Boeing moves 787 out of Everett, focuses on long-term recovery

After adopting a new strategy for long-term growth and recovery, Boeing said it would consolidate the production of its 787 aircraft at the North Charleston facility starting mid-2021.

“As our customers manage through the unprecedented global pandemic, to ensure the long-term success of the 787 program, we are consolidating 787 production in South Carolina,” the company’s CEO Stan Deal said, adding that the Everett team will continue its focus on Boeing’s 737, 747, 767 and 777 aircraft models.

According to the statement, Everett will continue to produce the 787-8s and 787-9s until the program transitions to the production rate of six jets a month in 2021. After that, the smaller jets’ production will join the North Charleston facility, which was initially set up for the larger 787-10s.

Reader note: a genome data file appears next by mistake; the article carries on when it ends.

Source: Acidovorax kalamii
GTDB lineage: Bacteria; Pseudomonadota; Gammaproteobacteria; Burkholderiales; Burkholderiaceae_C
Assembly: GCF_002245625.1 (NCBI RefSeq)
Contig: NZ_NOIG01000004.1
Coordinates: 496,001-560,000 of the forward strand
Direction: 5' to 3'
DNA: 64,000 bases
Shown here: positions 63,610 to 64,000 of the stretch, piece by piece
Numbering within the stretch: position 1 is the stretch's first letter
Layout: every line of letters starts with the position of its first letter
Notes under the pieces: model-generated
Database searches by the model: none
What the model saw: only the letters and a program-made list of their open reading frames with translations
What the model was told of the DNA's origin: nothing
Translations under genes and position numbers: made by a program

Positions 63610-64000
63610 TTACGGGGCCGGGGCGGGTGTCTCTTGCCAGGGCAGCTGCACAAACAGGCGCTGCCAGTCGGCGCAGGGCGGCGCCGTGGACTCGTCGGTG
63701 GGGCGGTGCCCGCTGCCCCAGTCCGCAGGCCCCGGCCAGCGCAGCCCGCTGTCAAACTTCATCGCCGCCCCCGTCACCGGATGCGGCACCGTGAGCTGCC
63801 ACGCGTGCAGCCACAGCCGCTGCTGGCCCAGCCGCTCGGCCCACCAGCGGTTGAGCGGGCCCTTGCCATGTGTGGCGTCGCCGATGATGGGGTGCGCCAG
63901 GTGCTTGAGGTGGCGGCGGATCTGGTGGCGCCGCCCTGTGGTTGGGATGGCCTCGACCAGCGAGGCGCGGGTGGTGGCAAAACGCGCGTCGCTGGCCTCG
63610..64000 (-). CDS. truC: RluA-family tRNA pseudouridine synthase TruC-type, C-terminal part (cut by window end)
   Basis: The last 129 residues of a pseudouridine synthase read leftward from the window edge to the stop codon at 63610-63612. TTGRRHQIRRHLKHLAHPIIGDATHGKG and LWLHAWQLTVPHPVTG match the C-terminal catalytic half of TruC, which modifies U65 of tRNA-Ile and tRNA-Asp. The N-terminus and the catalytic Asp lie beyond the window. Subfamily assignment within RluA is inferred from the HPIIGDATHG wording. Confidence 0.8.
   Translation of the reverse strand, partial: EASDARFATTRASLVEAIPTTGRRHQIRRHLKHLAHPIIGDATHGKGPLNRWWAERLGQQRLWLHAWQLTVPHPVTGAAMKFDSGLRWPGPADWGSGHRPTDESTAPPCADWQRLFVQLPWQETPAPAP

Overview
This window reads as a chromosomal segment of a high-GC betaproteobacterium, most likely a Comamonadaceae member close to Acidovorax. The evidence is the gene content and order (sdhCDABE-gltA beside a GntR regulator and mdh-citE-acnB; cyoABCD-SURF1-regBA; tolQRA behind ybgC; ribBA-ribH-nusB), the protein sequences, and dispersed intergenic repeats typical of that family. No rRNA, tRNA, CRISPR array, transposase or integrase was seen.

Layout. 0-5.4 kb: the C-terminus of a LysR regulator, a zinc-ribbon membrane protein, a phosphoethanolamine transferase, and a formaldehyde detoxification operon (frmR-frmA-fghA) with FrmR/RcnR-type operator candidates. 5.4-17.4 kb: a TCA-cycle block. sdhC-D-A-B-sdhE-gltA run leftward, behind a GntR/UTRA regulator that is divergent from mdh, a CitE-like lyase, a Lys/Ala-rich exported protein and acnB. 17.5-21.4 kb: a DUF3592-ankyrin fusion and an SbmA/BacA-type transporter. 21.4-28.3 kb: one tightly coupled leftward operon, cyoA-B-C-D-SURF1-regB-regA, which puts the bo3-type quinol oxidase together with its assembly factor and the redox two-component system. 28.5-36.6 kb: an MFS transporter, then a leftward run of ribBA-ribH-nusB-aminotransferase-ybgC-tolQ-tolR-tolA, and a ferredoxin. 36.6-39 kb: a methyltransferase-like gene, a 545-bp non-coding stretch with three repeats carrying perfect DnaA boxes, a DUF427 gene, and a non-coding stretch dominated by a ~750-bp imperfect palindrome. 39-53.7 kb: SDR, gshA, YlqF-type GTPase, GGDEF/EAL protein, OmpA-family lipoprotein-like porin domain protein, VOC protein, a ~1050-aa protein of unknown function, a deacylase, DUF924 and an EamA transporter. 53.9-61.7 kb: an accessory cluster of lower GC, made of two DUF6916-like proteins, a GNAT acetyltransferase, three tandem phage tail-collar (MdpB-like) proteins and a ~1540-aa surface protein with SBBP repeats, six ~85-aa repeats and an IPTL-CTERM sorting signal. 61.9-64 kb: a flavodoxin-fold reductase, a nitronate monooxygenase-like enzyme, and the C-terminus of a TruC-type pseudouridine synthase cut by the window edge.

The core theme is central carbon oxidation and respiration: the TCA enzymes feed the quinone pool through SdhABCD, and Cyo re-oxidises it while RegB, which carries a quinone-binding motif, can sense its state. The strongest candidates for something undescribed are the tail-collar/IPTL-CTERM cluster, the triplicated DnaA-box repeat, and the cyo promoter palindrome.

The Dreamliner production system was adjusted to accommodate the current market environment with plans to ramp up production when air travel recovers, the company said in a statement on October 1, 2020.

The company said it took this decision after an “in-depth study into the feasibility of producing 787s at a single location.” The research has reportedly yielded compelling enough results for the entire 787 production line to move into a consolidated facility of North Charleston.

Boeing’s CEO Stan Deal expressed his gratitude for the team of engineers in Everett but said it was time to focus on the company’s future. He also believes that the consolidation will “refine the 787 production and enhance the airplane’s value proposition” in the long run.


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